Saturday, October 22, 2011
In Finland every child and high school student gets a free lunch at school. In the 80′s when I was on the first grade one of my favourite lunches was Mashed Potato and Minced Meat Casserole. Most of the kids loved it and we called it “Hot Food”, because it was always served extremely hot and the real name was so long. Mashed Potato And Minced Meat Casserole is similar to Shepherd’s Pie and here’s my vegan version.
Mashed Potato And Soy Casserole
1,5 kg floury potatoes
water and salt
4 tbsp margarine
5-6 dl soy milk
2,5 dl textured soy protein
1 tsp each salt, pepper, smoked paprika and garlic powder
1 tbsp sweet soy sauce (reduce salt if you use regular soy sauce)
2 garlic cloves
2 tbsp oil
1 tsp oregano
Peel the potatoes and boil them in water with salt until soft. You can half or cube the potatoes to make them cook faster. Drain. Mash the potatoes and add margarine and soy milk. The result should be a bit thinner than regular mashed potatoes.
Mix textured soy protein, salt, pepper, smoked paprika and garlic powder in a bowl. Add some hot water and soy sauce and mix well. Let sit until soy is soft. Add more water if the soy has absorbed everything and isn’t quite soft yet. Peel and chop onion and garlic. Heat the oil in a pan and sauté the onion, garlic, soy protein and oregano until onion is soft and excess water from soy has evaporated.
Grease a wide dish with margarine. Spread half of the mashed potatoes on the bottom of the dish. Spread the soy protein on the mashed potatoes, spread the rest of the mashed potatoes on it and put dollops of margarine on top. Bake in 200-225 Celsius degrees 30-45 minutes or until golden brown.
Sunday, October 16, 2011
Here’s one more casserole recipe. Many people make their cabbage casseroles with rice, but in my opinion barley is better with cabbage. Grains can also be left out if you prefer only soy and cabbage. Light textured soy protein has a nutty taste, which goes well with cabbage, but dark is almost as good. You can also add couple of desilitres sauerkraut to the casserole.
1 dl barley (or rice) + water for boiling
1,5 kg cabbage
3 tbsp oil
1,5 dl textured soy protein + water for soaking
1 tsp each salt, black pepper, marjoram and lovage
3 dl water or vegetable broth
Boil the barley according the instructions on the package. Roughly chop the cabbage. Heat 1 tbsp oil in a big pan and sauté the cabbage until soft. Mix textured soy protein with salt, pepper, marjoram and lovage and add enough hot water to cover it. Soak until soft. Chop the onion. Heat the remaining 2 tbsp oil in a pan and sauté onion and soy until the onion is soft and translucent (5-10 minutes). Stir in barley. Add more salt or other spices if needed. Grease a dish with margarine. Put a layer of cabbage in it, next half of the soy and barley mixture, more cabbage, rest of the soy and barley and finally cabbage on top. Pour in the water and put some margarine on top. Bake in 175 Celsius degrees about an hour.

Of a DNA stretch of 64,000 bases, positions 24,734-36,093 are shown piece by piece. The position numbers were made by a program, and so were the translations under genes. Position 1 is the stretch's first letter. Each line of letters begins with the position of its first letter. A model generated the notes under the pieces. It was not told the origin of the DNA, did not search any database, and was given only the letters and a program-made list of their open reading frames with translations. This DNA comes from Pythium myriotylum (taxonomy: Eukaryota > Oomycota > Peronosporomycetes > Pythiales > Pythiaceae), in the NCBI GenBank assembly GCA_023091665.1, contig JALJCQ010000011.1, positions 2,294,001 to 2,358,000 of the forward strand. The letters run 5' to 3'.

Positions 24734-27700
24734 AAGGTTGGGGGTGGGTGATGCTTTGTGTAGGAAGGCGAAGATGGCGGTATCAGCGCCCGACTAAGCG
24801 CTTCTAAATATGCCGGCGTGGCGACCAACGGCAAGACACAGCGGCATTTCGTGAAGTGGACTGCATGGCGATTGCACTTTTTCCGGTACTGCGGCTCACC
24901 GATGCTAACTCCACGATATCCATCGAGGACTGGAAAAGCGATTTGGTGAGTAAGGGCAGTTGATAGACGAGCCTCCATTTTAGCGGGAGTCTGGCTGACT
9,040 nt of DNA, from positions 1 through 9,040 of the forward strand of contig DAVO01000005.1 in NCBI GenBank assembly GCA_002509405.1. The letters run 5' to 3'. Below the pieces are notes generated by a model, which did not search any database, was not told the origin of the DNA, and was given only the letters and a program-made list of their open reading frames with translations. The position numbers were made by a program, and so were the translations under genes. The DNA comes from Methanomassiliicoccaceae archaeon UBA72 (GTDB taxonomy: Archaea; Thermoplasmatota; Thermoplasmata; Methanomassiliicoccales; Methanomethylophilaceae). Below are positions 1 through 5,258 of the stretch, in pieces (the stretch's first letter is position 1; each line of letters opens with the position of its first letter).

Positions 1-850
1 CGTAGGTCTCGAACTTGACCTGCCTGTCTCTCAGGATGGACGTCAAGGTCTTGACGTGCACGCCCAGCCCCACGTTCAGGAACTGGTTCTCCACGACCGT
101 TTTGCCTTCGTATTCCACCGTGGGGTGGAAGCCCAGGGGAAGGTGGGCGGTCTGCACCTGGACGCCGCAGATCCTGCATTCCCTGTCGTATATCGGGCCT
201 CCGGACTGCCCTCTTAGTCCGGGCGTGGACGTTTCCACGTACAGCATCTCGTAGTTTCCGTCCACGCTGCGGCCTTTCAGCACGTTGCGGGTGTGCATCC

Tuesday, October 11, 2011
By quick googling I found out that cabbage stews are eaten around the world. They’re also eaten here in Finland and here’s my vegan version. It wouldn’t win a beauty contest, but it’s simple and easy weekday dinner. Here it’s served with beet salad, pickle slices and bread. In Finland cabbage dishes are often served with crushed lingonberries or lingonberry jam, but I forgot we had lingonberries in our fridge. Well, maybe next time.
1,5 dl textured soy protein
1 tsp garlic powder
1 tsp freshly ground black pepper
2 tbsp soy sauce
2 garlic cloves
2 tbsp oil
1 big carrot
piece of parsnip (50-100g)
600 g cabbage (1/3 of cabbage head)
3 dl water
1 tsp each: marjoram, parsley and lovage
salt if needed
Mix textured soy protein, garlic powder and pepper in a bowl. Add some hot water and soy sauce and mix well. Let sit until soy protein is soft. Chop the onion and garlic. Heat the oil in a pot and sauté onions, garlic and textured soy protein until onions are soft and translucent. Meanwhile peel carrots, potatoes and parsnip. Slice carrot and cube potatoes and parsnip. Cut the cabbage into strips. Add all the rest of the ingredients to the pot and simmer until all the vegetables are soft (half an hour maybe?).
Tuesday, November 2, 2010
There are special machines for making plant milks at home, but making soy milk without them is quite easy too. All you need is a blender, big pot, colander/sieve and cheesecloth. And soy beans and water of course. Home made soy milk has a strong soy bean flavour, which means it doesn’t taste so good if you drink it, but it’s good for cooking and baking. If you like to drink soy milk, you can add something like sugar and vanilla to make it taste better.
Home made soy milk
Soak the soy beans overnight. Drain and rinse well.
Use a blender to make a smooth paste from the beans. Adding a little water makes the blending easier. We have a hand held blender, but other kind of blenders can be used too.
Put 2 liters water into a big pot. 5l pot is good, because the milk easily boils over. Bring the water to boil and add the soy bean paste. Slowly boil 20 minutes (from the point the water starts boiling again after adding the bean paste). At first you have to constantly stir, because there will be lots of foam. You may need to remove the pot from the heat couple of times. The milk settles down in 5 minutes or so, and then you don’t have to stir it all the time. But stir often to avoid burning your milk, even if it doesn’t burn as easily as cow’s milk (if you have made sauces or anything of cow’s milk ever in your life you know how easy it is to burn).